Bare Hands’ Día de los Muertos commemoration began in November 2003 with a Day of the Dead-inspired installation at Bare Hands Gallery. Artist Tracy Martin built the installation in honor of her father, noted civil rights photographer James “Spider” Martin, who died earlier that year. Spider’s memorial was eagerly embraced by a small group of artists and friends, and thus began the celebration at Bare Hands every November 2 that grew with each passing year, becoming a cherished cultural celebration of life -- and death -- in Birmingham. In continuing memory of Spider Martin, toy spiders, Spider-Man action figures and prints from his powerful photo archive are placed on an altar for him each year.
The initial group was careful to nurture the event and protect it from commercialization as much as possible. From its inception, the event was designed as a Day of the Dead-influenced memorial celebration, where all remembrance traditions are welcomed and where the U.S. traditions of Decoration Day and New Orleans Jazz Funeral Processions are also core elements. Bare Hands is a small, largely volunteer-run organization, and the festival has grown organically over the years. As the community and its diversity have continued to grow, it has become clear that the budding arts and cultural gathering has strong potential to build ties throughout the city and region.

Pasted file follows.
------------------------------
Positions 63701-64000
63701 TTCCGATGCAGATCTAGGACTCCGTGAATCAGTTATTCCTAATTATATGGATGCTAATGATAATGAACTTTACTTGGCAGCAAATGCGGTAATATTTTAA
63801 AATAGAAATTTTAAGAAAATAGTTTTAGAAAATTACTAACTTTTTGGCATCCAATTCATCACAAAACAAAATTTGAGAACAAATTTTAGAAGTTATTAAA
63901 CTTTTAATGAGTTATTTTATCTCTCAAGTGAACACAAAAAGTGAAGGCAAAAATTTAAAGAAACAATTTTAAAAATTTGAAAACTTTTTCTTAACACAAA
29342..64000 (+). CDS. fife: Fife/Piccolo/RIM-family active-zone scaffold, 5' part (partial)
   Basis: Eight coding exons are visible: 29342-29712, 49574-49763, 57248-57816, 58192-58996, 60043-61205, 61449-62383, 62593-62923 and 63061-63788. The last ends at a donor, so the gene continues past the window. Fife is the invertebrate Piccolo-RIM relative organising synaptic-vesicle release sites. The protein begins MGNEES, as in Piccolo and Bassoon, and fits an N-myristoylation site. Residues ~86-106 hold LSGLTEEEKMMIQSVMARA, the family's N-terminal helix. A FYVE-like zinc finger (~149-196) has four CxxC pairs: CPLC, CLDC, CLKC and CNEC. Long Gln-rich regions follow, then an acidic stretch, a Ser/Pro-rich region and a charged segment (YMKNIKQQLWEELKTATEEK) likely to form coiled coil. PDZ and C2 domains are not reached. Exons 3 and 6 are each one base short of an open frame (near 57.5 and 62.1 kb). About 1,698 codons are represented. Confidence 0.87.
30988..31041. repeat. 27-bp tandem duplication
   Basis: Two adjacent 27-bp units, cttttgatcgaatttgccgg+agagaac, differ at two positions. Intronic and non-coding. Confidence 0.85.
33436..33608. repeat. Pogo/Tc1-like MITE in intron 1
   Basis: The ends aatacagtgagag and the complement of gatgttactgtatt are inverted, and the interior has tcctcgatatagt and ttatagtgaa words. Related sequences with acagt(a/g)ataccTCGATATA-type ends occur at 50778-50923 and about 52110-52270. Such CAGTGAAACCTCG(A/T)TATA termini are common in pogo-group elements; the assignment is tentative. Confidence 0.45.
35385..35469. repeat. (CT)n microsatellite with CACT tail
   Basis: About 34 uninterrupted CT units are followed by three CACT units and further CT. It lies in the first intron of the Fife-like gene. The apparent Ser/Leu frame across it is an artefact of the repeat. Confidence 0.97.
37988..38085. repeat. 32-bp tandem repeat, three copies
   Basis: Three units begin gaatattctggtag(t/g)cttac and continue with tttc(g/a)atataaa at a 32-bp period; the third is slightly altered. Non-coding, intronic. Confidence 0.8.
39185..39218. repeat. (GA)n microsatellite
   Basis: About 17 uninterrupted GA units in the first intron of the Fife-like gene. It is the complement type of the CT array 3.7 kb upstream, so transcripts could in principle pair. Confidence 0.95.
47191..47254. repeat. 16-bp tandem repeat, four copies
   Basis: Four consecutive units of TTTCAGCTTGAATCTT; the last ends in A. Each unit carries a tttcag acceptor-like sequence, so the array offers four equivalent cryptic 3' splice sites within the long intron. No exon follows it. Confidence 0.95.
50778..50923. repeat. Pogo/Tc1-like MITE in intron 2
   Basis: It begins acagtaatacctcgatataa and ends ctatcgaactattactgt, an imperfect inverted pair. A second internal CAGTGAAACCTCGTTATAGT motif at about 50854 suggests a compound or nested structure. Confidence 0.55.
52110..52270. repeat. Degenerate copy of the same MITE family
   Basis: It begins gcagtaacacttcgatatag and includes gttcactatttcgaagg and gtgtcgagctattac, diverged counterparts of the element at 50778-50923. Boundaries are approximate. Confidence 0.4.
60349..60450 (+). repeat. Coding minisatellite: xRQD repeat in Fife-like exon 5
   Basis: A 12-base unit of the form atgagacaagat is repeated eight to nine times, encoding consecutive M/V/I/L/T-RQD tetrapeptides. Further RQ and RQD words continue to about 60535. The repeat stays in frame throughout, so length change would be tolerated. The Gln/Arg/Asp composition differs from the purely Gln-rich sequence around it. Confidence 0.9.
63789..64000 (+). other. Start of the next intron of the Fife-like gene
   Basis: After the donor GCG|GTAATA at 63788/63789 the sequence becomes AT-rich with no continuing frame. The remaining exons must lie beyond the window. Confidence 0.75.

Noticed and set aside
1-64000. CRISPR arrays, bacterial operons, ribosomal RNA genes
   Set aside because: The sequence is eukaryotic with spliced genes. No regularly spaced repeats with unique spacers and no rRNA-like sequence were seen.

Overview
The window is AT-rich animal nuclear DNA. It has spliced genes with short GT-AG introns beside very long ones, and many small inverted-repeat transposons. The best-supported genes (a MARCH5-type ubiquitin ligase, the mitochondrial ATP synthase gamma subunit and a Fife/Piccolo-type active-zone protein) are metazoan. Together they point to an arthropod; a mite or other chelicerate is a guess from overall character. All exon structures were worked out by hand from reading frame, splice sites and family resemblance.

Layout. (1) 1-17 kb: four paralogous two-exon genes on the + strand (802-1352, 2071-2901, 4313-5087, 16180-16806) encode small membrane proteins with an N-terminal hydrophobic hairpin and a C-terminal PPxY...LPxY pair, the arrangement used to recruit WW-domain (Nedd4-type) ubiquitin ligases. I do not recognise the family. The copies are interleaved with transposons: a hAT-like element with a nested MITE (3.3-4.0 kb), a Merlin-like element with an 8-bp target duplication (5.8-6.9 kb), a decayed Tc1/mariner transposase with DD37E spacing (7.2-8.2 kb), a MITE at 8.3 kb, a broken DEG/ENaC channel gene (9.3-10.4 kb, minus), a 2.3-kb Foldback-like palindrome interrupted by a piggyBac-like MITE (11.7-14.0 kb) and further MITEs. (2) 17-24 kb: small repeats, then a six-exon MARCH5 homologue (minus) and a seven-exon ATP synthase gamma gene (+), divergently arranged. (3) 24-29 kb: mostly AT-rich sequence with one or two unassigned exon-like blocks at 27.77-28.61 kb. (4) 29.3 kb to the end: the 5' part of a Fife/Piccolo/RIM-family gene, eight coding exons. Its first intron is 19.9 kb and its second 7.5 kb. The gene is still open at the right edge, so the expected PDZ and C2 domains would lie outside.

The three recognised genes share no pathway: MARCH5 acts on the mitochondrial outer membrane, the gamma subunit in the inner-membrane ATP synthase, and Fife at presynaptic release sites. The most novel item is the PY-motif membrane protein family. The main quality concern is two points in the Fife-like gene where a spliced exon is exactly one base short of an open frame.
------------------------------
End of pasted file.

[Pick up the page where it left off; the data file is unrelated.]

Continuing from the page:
The festival is made possible by countless volunteer hours, given to create an experience that respects the tradition and heart of Mexico’s sacred Day of the Dead remembrance, which combines flowers, music, food, stories, friends, family and memorials in honor of those who have gone before. Many say the gathering has brought them a stronger, broader sense of community. Personal remembrances (ofrendas), family crafts and puppet shows, music, procession, memorial roll call, local artists’ market (mercado), food and beverage vendors, face painters and more are all part of this unique cross-cultural celebration.
Due to exciting development in midtown and the growth of the festival itself, 2015 marked the last year in the traditional location at 2115 1st Ave. South. The Bare Hands board of directors is exploring new potential locations and will be making an announcement later this year. We also encourage you to visit our list of Día de los Muertos festival Frequently Asked Questions here.